International Judicial Monitor
Published by the International Judicial Academy, Washington, D.C., with assistance from the
American Society of International Law

Winter 2015 Issue

International Tribunal Spotlight


International Court of Justice 

Peace Palace

By: Maria Chhubria, Director of Academic Programs, International Judicial Academy

In 1945, at the end of World War II, there were only four international dispute resolution tribunals/courts in the world. One was the Permanent Court of Arbitration (PCA), created in 1899 as a result of the first Hague Peace Conference. The second was the International Military Tribunal at Nuremberg created to try leading Nazi war criminals. A third was a similar tribunal in Japan to try Japanese war criminals. The fourth and last was the Permanent Court of International Justice (PCIJ) created as part of the League of Nations structures after World War I. Two of these organizations, the PCA and the PCIJ,  were located in the Peace Palace in The Hague, Netherlands.

Due to the creation of  the United Nations by the adoption of the UN Charter in San Francisco in 1945, a new court was created, the International Court of Justice, which became the successor to the PCIJ and replaced it. As with the PCIJ, the new ICJ was located in the Peace Palace. The PCIJ went out of existence.

The ICJ is an official part of the United Nations structures created by the UN Charter. It is the judicial branch of the UN, just as the UN General Assembly and Security Council make up the UN legislative branch, and the Office of the Secretary-General and UN departments make up the executive branch. The Court, which is also known as the World Court, is composed of 15 judges, elected by the United Nations General Assembly and the Security Council for a term of nine years. The Registry is responsible for the administrative operations of the Court. The official languages of the Court are English and French.

The Court has two main functions: (1) to settle, in accordance with international law, legal controversies submitted by States (contentious cases); and (2) to provide advisory opinions on legal questions referred to it by authorized United Nations organs and specialized agencies (advisory proceedings). The  full Court hears oral arguments from the parties in most cases. In some instances, upon request, the Court can designate a special chamber made up of a lesser number of judges to hear and decide a case. In addition the structure of the Court allows for the appointment of ad hoc judges. If a state party to a contentious case is not represented on the Court, then an ad hoc judge can be selected by that state party to sit on that case.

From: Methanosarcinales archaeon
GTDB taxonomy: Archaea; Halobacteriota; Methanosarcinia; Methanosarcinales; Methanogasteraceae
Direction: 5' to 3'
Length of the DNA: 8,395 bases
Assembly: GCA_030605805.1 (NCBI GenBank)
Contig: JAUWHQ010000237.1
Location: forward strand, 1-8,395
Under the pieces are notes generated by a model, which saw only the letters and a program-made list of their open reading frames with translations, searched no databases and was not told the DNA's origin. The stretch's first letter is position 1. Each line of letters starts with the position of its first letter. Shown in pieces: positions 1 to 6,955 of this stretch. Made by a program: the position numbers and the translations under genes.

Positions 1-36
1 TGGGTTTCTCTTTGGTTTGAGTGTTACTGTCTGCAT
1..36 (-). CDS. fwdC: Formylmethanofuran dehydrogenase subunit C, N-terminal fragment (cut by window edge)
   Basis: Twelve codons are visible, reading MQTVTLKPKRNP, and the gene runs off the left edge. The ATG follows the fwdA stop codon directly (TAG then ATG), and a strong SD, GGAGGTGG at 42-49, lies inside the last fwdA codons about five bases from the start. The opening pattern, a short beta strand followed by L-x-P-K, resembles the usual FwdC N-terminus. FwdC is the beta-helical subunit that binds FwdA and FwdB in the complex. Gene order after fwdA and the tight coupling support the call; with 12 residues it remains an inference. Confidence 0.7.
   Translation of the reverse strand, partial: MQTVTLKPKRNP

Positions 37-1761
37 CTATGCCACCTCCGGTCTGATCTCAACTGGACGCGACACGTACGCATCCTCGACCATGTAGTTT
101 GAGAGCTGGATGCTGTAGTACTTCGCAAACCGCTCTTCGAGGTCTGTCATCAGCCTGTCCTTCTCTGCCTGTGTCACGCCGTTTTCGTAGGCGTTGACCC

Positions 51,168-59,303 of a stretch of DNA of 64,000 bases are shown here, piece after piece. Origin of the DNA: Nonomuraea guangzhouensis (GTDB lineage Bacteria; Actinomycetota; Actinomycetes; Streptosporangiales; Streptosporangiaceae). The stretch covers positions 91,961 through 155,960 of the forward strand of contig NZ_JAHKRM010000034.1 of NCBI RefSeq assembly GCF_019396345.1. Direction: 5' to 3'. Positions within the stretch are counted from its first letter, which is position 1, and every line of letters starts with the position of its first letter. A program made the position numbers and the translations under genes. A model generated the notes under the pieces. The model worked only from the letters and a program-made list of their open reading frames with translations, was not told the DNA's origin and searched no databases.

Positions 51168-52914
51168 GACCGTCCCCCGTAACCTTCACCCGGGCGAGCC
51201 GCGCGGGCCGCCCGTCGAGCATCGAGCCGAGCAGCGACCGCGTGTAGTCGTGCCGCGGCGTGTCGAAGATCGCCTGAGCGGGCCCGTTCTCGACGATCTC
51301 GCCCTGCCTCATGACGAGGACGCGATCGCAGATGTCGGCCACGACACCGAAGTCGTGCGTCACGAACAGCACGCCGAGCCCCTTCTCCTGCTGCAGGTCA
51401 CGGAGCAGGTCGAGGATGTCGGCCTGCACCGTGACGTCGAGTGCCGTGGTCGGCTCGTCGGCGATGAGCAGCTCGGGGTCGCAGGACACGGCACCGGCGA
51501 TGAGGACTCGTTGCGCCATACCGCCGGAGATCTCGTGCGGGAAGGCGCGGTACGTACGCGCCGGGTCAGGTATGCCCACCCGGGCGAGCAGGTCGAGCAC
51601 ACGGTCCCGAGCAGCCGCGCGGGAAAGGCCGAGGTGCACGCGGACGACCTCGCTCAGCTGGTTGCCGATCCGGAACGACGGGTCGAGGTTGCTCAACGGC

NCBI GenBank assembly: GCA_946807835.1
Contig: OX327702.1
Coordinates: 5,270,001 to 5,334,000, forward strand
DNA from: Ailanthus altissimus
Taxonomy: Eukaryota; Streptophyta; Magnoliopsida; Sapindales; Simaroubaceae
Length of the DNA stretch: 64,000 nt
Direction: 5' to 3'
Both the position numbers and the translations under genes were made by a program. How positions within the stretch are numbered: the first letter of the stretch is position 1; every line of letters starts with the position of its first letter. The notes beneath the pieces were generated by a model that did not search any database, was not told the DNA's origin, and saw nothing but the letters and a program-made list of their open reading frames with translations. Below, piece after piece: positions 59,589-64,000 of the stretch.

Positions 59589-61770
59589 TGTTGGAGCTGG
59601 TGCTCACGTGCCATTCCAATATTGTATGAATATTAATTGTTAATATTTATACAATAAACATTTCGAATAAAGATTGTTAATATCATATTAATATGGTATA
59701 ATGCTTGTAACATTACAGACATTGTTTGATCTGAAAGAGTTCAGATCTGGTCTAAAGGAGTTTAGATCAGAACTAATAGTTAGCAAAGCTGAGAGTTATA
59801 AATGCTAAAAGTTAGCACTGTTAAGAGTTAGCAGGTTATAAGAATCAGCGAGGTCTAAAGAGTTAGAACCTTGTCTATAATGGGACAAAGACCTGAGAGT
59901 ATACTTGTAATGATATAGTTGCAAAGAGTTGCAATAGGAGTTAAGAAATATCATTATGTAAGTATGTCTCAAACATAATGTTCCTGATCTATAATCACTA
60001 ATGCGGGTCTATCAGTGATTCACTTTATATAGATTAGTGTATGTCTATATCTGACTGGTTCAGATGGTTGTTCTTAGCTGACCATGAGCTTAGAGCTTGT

In exercising its contentious jurisdiction, the International Court of Justice decides, according to international law, legal controversies referred by states. An international legal controversy is defined as a “disagreement on a question of law or fact, a conflict, a clash of legal views or of interests.”  The law applied in cases before the court are, according to Article 38 of the Court Statute:

a. international conventions, whether general or particular, establishing rules expressly recognized by the contesting states;

b. international custom, as evidence of a general practice accepted as law;

c. the general principles of law recognized by civilized nations;

d. subject to the provisions of Article 59, judicial decisions and the teachings of the most highly qualified publicists of the various nations, as subsidiary means for the determination of rules of law.



Only states may request and appear before the ICJ to settle a legal controversy. Under Article 35, paragraph 1 of the Statute the Court is open to the states parties to the Statute, and all members of the United Nations are automatically parties to the Statute. However, the Court can decide on a controversy only if a state has consented to its jurisdiction.